Funding at risk for children’s health insurance
Lansing – U.S. Sen. Debbie Stabenow and others are sounding the alarm over the expiration of federal funding that provides health insurance to 116,000 lower-income children in Michigan, saying cancellation notices may be sent to families as early as next month despite bipartisan support for continuing the program.
The Children’s Health Insurance Program was not reauthorized by the Republican-led Congress in September, and lawmakers are at odds over how to pay for a five-year extension. CHIP funds programs such as MIChild, which provides health and dental coverage for children from working families that make more than double the federal poverty level — $43,290 for a family of three.
And in the wake of Flint’s water crisis, Michigan also is allowed to spend some of the federal money to remove lead hazards from the homes of low-income residents in Flint and other communities.
Stabenow, a Democrat, said there will be “very serious” consequences if Congress does not extend funding for CHIP and community health centers that serve the poor and uninsured.
“This is unacceptable. This is something that is bipartisan, strongly bipartisan,” she told The Associated Press in a phone interview.
On Friday, President Donald Trump signed a two-week spending bill to prevent — for now — a government shutdown, which also makes money available to several states that are in danger of running out of CHIP funds this month. Michigan’s allotment has been expected to last until April or May, said state spokeswoman Angela Minicuci. But cancellation notices must be sent 90 days in advance in case the funds are not replenished.
More imminent are funding cuts to the community health centers, which are located at more than 260 underserved urban and rural sites across the state and served more than 680,000 people last year. They will lose 70 percent of their funding starting next month, with more exhausting their federal funds each month through June.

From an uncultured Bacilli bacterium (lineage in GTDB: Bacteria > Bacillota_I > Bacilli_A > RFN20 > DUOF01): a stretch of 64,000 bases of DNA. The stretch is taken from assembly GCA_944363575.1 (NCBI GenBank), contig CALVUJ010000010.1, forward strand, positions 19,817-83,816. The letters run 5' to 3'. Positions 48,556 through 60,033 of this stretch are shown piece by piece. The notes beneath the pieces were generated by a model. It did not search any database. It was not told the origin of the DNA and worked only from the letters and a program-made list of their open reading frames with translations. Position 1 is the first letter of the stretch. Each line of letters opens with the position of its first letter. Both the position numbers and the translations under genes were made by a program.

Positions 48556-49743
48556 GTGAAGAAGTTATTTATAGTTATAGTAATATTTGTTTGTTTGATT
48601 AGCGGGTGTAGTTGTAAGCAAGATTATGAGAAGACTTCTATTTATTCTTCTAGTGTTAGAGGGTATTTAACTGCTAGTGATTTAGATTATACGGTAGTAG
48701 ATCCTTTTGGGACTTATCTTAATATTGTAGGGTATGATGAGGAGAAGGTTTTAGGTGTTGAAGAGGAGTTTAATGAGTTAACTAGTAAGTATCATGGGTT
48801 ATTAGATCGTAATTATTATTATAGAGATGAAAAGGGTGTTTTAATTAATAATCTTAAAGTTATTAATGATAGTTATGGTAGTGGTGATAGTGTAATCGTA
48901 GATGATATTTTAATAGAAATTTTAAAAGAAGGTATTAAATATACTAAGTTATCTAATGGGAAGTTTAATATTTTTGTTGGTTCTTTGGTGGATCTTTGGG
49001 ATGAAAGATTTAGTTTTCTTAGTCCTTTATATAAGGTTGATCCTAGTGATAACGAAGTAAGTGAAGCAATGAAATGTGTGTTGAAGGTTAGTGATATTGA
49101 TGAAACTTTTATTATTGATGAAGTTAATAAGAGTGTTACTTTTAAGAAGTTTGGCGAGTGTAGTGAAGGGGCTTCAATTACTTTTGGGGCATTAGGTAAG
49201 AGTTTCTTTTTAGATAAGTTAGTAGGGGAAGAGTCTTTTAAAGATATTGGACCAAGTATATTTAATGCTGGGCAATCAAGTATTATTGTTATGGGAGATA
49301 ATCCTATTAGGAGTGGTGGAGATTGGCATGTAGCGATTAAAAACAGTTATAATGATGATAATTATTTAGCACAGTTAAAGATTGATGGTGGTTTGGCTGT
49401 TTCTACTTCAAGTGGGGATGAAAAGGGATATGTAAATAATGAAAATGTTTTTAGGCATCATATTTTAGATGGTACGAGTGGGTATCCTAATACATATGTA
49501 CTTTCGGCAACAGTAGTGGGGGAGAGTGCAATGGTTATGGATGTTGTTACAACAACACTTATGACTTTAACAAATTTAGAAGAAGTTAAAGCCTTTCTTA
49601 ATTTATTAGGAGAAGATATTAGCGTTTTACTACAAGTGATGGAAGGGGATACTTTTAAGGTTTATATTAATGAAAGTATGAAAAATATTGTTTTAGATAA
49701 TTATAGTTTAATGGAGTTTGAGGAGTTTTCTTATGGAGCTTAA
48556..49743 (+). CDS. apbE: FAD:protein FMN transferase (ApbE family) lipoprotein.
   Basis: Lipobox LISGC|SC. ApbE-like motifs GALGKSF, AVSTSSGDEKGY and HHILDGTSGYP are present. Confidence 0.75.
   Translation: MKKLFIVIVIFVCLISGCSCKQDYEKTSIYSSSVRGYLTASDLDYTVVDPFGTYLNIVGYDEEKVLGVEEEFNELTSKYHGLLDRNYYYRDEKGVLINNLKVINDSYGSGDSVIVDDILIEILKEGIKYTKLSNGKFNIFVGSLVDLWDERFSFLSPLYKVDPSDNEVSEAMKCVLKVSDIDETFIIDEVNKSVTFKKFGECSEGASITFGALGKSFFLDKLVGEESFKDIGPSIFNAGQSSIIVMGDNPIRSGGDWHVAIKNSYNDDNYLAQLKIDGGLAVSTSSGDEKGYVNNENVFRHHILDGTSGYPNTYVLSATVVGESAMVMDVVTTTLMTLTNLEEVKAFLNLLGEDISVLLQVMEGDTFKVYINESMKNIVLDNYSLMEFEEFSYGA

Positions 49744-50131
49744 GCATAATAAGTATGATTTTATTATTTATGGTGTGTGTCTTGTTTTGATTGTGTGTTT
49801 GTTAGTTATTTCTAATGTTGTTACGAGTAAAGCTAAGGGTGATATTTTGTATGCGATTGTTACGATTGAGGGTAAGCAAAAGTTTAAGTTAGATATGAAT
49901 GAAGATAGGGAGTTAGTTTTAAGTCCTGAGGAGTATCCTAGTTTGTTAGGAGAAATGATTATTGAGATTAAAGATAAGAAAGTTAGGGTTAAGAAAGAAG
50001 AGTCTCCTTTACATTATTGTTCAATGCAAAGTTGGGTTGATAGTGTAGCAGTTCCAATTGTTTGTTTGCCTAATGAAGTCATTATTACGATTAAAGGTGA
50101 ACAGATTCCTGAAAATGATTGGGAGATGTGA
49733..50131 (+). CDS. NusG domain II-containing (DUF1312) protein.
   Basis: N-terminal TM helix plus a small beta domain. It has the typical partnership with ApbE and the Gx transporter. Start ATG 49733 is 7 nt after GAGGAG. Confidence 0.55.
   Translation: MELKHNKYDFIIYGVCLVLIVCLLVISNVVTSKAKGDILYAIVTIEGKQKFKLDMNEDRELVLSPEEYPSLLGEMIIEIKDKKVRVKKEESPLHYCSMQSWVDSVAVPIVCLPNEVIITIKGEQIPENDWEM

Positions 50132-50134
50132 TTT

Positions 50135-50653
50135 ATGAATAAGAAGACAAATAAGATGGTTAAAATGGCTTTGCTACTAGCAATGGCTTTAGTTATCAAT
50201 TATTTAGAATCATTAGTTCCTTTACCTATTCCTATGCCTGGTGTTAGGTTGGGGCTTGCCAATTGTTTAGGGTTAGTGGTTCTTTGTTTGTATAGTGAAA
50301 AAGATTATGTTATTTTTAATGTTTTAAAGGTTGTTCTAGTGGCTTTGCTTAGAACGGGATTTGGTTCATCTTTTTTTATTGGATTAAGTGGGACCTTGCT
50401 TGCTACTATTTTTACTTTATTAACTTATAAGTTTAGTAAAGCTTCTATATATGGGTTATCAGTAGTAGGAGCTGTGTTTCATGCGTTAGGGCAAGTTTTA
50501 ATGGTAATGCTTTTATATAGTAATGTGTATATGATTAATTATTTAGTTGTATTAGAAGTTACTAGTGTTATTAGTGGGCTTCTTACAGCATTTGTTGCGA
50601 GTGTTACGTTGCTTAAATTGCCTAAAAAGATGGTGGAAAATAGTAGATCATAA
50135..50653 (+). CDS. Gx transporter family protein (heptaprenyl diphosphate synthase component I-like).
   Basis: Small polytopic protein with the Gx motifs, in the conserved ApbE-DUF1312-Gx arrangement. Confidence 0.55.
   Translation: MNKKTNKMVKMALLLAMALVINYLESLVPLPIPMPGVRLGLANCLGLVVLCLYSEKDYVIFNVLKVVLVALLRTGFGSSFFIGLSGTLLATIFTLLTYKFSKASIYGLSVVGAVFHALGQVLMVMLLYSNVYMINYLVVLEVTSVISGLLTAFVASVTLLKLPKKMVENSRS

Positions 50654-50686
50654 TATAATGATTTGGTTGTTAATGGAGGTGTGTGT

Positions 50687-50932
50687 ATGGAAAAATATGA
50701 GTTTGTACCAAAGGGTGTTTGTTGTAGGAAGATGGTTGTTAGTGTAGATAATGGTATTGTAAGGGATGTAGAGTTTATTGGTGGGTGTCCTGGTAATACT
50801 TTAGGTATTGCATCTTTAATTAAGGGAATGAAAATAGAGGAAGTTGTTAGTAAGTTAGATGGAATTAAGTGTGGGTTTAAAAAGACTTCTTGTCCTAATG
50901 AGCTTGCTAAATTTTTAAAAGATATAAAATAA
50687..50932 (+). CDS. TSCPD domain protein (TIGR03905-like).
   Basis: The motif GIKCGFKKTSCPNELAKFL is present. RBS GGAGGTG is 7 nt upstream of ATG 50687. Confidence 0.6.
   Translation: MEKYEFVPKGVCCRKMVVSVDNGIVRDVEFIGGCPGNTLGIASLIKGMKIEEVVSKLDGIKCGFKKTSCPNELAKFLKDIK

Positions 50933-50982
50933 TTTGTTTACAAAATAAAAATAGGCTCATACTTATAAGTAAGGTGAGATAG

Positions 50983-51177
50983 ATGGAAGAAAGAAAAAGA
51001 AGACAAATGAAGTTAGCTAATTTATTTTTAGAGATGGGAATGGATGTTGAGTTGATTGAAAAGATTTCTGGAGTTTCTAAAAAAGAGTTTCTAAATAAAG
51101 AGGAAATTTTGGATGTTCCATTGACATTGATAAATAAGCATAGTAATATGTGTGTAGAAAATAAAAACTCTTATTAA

Centers whose grant cycles begin in January — and are at risk first — include Advantage Health Centers in Detroit, Bay Mills Health Center in the eastern Upper Peninsula, Community Health & Social Services Center in Detroit, Covenant Community Care in Detroit, MidMichigan Community Health Services in the northern Lower Peninsula and Western Wayne Family Health Centers outside Detroit.
Among those in the Michigan delegation pushing to renew the funding is Republican Rep. Tim Walberg of Tipton. He said last month that CHIP is a “successful federal-state partnership” and called the health centers a “key component of the health care safety net.”
Legislation won approval in the House in November, and a Senate committee that Stabenow sits on OK’d a funding bill in October. But the popular programs have been caught up in talks over several end-of-year agenda items, including the budget, hurricane aid and protections for immigrants brought to the country illegally as children.
Families in MIChild pay a $10 monthly premium for coverage, and there are no co-pays.
“It literally is saving lives of children in Michigan,” Stabenow said.
The insurance, she said, lets parents who make too much to qualify for Medicaid take their kids to a doctor, avoiding expensive and potentially unnecessary trips to the emergency room.
The Flint Water Interagency Coordinating Committee, which Republican Gov. Rick Snyder created to help address the Flint crisis, is expected to soon send a letter to Congress warning that lead pipe replacement funding will be compromised if CHIP is not extended.
If the funding is not reauthorized, the state may try to keep MIChild and other programs going with additional state money.
“We need to discuss that with the Legislature to see if the funding would be available,” Minicuci said.
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